Mapping Your Path to Net Zero


How can I help to create the conditions under which the world that I want to see becomes possible?” ― Mike Berners-Lee, There Is No Planet B

Climate change is a business issue. We all want to leave the planet in a good place for those who follow us, but government initiatives and economic pressures are making emission reduction an operational imperative as well as a matter of conscience. Even if you disagree with either the reality or the causes, there’s a critical mass of customers and investors who have no doubts and who will regard the lack of a credible plan for emission reduction as a reason not to do business with you. As the Cambridge Institute for Sustainability Leadership puts it:

Climate change is increasingly taking center stage in strategic business planning. The transition towards more resilient, sustainable, and inclusive ‘net zero’ emissions business models – once seen as a peripheral issue for businesses appealing to niche Environmental, Social, and Governance (ESG) markets – is now central to strategic business planning, corporate hedging, and risk management. 1

The time for making excuses is over

CDP, a not-for-profit charity running the gold standard global disclosure system by which investors, companies, cities, states, and regions manage their environmental impacts, estimates more than 200 major buyers, with a combined purchasing power of US$5.5 trillion, have asked their suppliers to disclose through its platform (


In February 2021, Deloitte and the Institute of International Finance produced a report entitled “The Future of the Chief Sustainability Officer”2 - a role they describe as “sense-maker in chief”. Tree-hugging nonsense? Not unless you’re categorizing companies like Nike, DuPont, Mastercard, P&G and Nissan as tree huggers. All of them have Chief Sustainability Officers on their Boards, with Nike’s dating back to 2004. Time to wake up and smell the carbon-neutral, organic, Fairtrade coffee.

Whilst the pressure for change is undeniable, demonstrating the environmental impact of specific initiatives hasn’t been easy. However, with greenwashing skepticism on the rise, accuracy and transparency are essential.

The time for making changes is

If you’re going to take practical steps toward reducing your organization’s greenhouse gas (GHG) emissions, or even just offsetting them with carbon credits, first you need to understand what goes on in your organization (to a reasonable level of detail) and the relative environmental impacts of those activities. The second challenge is to understand whether a change in one part of your organization reduces overall carbon emissions or simply moves them elsewhere.  For example, automating part of a business process may well reduce the number of human resources required, along with their GHG contribution, but may replace them with compute resources which have their own GHG contribution.  A better alternative might be to change the operating model to eliminate that process step altogether.  Similarly, if organizations decide to outsource, how emission efficient is their provider?  What impact will a change have on suppliers?    Can you claim carbon neutrality if you’re just moving emissions from scope 1 (direct) to scope 3 (Indirect)?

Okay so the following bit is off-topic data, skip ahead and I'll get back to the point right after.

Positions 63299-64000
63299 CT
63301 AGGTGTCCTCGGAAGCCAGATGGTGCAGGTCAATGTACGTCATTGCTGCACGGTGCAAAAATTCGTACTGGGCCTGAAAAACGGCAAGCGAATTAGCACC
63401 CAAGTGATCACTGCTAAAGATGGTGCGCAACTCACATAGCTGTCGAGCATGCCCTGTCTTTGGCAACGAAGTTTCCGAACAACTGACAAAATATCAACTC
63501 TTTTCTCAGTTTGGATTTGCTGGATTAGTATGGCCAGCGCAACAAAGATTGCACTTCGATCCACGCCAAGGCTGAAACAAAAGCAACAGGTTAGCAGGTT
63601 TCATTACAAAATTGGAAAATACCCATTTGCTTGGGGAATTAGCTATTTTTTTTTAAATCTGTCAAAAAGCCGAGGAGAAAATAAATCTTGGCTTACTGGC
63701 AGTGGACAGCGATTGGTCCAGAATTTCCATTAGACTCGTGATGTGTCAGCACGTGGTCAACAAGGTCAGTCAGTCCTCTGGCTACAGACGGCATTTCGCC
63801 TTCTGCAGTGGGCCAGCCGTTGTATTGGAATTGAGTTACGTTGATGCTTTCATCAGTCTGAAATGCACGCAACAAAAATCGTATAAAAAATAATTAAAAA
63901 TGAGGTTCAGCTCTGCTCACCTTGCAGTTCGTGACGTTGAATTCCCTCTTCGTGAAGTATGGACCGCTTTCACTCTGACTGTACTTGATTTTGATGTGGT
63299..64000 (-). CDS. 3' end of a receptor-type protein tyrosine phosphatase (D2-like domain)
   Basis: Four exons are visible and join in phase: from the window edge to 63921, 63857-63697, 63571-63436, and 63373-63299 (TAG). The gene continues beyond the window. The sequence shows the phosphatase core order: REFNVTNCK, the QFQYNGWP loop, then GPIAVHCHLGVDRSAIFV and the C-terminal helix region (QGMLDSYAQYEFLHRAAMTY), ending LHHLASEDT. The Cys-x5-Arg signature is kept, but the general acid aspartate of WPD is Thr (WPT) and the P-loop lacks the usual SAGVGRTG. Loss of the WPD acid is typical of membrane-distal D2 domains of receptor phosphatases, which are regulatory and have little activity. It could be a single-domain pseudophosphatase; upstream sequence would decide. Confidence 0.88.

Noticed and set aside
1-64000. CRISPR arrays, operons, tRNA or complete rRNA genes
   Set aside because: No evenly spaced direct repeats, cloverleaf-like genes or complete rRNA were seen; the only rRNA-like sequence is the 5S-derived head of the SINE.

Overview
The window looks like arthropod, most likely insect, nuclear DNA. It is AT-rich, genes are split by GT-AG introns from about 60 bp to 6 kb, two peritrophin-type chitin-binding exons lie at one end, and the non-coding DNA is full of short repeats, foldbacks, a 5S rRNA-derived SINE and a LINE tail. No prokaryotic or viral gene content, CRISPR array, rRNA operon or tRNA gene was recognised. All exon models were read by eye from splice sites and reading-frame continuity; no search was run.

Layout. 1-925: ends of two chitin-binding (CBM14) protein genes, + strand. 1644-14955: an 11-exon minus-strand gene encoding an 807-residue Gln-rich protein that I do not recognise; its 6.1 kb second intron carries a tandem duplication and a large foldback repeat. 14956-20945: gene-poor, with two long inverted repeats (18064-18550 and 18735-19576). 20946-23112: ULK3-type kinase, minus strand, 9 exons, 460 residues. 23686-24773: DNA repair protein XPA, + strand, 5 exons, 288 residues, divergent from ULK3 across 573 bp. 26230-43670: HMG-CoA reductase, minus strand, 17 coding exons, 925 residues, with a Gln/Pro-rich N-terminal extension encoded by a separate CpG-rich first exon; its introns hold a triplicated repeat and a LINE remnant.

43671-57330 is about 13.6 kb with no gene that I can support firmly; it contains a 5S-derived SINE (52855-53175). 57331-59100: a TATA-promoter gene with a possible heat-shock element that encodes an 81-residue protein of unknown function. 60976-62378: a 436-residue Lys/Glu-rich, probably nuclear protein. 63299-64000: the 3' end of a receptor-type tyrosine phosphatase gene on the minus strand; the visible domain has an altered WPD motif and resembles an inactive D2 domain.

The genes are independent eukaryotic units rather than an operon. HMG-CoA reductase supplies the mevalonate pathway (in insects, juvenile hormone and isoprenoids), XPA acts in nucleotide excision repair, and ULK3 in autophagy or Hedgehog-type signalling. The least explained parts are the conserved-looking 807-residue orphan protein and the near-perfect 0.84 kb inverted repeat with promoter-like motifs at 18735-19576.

BusinessOptix has been working to make these questions easier to answer and Net Zero design decisions easier to make.  It has adapted its platform to enable its users to associate ESG metrics to a process in the same way they currently associate the number of resources it requires and the systems it uses.  The values for these metrics would come from an expert or a GHG calculator.  Once your organization’s processes have associated ESG metrics, you can use BusinessOptix’s simulation module to assess how a change in a process step will affect carbon emissions in the same way you have for people, cost, customer experience and so on.  Linking ESG metrics directly to a process ensures it stays in context and is easy to visualize across any supply chains. 

Win/Win for the planet and your business

The benefit of using BusinessOptix’s platform is two-fold; you can: 

  • design changes that optimize emission reduction alongside say cost and customer experience, swapping “either/or” choices into “and”.  Trade-offs become easier because the relative impacts on all business metrics are clear to see. 
  • not only demonstrate that initiatives targeting emission reduction work but can also check change initiatives focused on more traditional business outcomes don’t increase emissions - “Do no harm” can become both a design principle and a sign-off criteria. 

Each year, sustainability becomes a more urgent issue.  As Deloitte puts it, “The pace of change with respect to sustainability is increasing. International standard setters, national legislators, and industry-specific regulators are all reflecting this changing reality.”  Factor in consumers’ increasing preference for low-carbon brands, the fact that climate change is the overriding concern for 26- to 36-year-olds, and the growing power of activist investors and the only sensible conclusion is that any company without a credible plan for carbon neutrality is going to find itself at a competitive disadvantage. Luckily BusinessOptix and its partners can provide you with the tools to take control of your journey to Net Zero, enabling you to make smarter choices because you understand the impact transformation opportunities have on delivering your organization’s sustainability objectives. 

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